Look through the job ads these days and half of the positions listed leave you scratching your head. Job titles appear to be getting longer and they are certainly getting fancier. In some cases, it is only once you have read the description of what the job actually entails that you understand what the title means.
This shift can partly be attributed to the burgeoning e-business market. As organisations leap onto the e-business wagon, a lot of new roles have been created. Perhaps more important though is the way the e-revolution has influenced our working culture. Dotcoms are famous for doing away with corporate structures and some allow employees to choose their own moniker, encouraging them to pick something that expresses their personality and what they do, rather than a title that gives their status within a company.
However, dotcoms are not the only source of new titles. Many traditional companies are also giving employees a bit of creative licence. For example, that hallowed IT institution IBM offers some weird and wonderful roles, including process liberator, pattern diviner and four dimensional navigator.
Rob Lawrence, creative director at IBM's e-business centre for innovation, thinks employees should have some say about their title. "It is an empowering thing to allow people to choose their own job title," he says. "But maybe people should have two - an official one that allows them to be found within an organisation and one that expresses their personality."
Of course, it all depends on the company but, according to a new study commissioned by Anderson Consulting, the Internet will create three million Web-related jobs in Europe's five largest economies by 2002, so the chances are that we will see a lot more new titles springing up. One thing is for certain, e-business does not just attract people from IT backgrounds. In fact, to work in e-business, a person needs a diverse mix of skills to cope with a role that often comprises many different elements. Unless it is a purely technical role, a lot of people make their way in by having a niche skill that can be commuted to the Web.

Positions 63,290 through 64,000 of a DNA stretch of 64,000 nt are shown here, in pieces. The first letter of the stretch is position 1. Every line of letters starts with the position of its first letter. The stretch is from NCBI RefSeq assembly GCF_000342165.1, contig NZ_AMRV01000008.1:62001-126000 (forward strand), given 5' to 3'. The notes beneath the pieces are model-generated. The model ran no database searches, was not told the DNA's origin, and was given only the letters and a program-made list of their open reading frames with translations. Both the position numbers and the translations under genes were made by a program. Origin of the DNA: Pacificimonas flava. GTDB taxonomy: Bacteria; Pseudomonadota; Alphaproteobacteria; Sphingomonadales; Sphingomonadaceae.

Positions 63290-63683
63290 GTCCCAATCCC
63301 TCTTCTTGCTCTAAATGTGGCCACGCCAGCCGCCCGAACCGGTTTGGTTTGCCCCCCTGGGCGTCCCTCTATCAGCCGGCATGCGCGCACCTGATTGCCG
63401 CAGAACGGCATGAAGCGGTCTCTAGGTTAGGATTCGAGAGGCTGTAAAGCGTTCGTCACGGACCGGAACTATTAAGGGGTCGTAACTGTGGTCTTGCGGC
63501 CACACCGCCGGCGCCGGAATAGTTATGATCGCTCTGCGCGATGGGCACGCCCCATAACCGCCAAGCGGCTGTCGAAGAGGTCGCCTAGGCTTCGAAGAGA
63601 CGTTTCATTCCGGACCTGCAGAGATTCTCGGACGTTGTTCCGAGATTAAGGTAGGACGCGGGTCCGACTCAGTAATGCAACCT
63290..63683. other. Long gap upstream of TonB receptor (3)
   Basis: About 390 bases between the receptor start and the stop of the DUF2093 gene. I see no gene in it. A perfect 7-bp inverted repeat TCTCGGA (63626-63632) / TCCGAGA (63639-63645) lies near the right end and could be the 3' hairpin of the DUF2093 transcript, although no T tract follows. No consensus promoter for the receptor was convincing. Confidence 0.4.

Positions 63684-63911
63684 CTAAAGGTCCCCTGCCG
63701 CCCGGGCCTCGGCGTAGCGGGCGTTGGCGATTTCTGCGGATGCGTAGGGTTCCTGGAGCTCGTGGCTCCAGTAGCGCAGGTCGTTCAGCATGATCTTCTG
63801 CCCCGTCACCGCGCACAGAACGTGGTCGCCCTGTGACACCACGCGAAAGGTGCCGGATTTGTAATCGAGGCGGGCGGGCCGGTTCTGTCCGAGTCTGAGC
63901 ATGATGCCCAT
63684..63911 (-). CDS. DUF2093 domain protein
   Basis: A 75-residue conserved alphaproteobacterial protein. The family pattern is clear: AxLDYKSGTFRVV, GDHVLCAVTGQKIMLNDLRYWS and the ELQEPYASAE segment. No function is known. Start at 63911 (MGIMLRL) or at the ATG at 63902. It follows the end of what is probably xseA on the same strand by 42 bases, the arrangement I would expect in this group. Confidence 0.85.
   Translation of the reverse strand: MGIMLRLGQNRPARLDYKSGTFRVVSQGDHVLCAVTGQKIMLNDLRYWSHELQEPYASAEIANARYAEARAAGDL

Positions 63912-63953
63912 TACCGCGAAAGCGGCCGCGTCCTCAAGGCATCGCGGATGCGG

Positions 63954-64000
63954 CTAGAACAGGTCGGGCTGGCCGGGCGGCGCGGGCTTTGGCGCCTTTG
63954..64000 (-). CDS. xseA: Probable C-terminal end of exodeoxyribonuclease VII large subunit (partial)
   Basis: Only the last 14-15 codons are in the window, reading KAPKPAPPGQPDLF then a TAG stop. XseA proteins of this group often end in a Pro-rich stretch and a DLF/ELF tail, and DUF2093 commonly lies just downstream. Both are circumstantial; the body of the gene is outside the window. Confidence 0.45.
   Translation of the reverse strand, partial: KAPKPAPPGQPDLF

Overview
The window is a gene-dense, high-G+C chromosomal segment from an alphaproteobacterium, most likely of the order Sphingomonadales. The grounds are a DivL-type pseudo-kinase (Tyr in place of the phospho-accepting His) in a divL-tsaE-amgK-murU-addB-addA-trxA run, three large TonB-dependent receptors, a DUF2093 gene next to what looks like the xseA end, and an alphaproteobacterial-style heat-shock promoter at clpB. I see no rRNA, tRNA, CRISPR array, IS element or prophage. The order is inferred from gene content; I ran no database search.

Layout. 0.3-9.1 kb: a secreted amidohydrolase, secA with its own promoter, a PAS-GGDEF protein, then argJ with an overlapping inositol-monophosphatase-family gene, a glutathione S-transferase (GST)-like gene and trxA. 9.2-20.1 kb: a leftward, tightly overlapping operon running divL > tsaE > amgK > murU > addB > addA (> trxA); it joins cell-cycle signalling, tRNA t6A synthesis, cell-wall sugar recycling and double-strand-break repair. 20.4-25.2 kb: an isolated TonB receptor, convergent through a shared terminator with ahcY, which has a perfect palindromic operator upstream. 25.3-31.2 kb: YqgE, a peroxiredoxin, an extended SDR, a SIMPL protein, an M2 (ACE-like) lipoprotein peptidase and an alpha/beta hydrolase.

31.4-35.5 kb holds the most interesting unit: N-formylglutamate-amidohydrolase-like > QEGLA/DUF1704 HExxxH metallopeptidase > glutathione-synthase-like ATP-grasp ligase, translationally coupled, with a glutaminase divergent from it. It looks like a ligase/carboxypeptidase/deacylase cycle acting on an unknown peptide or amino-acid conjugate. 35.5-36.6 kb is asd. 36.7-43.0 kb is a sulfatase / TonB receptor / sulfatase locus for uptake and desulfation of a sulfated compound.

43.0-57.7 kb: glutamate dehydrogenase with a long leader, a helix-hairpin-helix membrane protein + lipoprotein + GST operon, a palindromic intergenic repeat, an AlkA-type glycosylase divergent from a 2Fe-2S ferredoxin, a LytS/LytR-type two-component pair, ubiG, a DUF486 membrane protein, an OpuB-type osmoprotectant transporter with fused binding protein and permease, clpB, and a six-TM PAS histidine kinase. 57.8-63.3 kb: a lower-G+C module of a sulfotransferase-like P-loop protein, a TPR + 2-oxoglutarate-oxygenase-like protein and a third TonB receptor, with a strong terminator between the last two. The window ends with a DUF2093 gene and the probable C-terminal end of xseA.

Here we take a look at five titles that are increasingly common to see exactly what they mean and what kind of people they attract.
Pay: about £50,000
The architect is the person that holds all the pieces of string. You have to come up with a total solution that is architecturally sound.
If you look at everything as separate matters, it will not work because things will not be compatible. What you are doing is laying down the overall scheme of things. It is not a line manager job, but one of technical design authority. You need to know the technologies people will use to attack you.
You have to be an expert. I started by writing and implementing security products. From individual security solutions you move forward by looking at products on the market. I write architectural specifications and get involved in things like security standards. I spend a lot of time talking to suppliers to find out what they can and cannot do.
Quite a lot of time is spent in meetings because we have to discuss the solutions with the people who implement them to find out if it is realistic. It is a team effort, working with the implementors and negotiating with suppliers. The job is very people orientated and I spend a lot of time persuading and convincing people.
The whole security area has a skills shortage and architects are no exception. You can take someone with security experience and grow them into being an architect.
Pay: about £53,000
It is one of those mystical job titles, and job roles tend to vary from company to company. My job is looking after the Web server - Unix system administration, setting it up and maintaining it.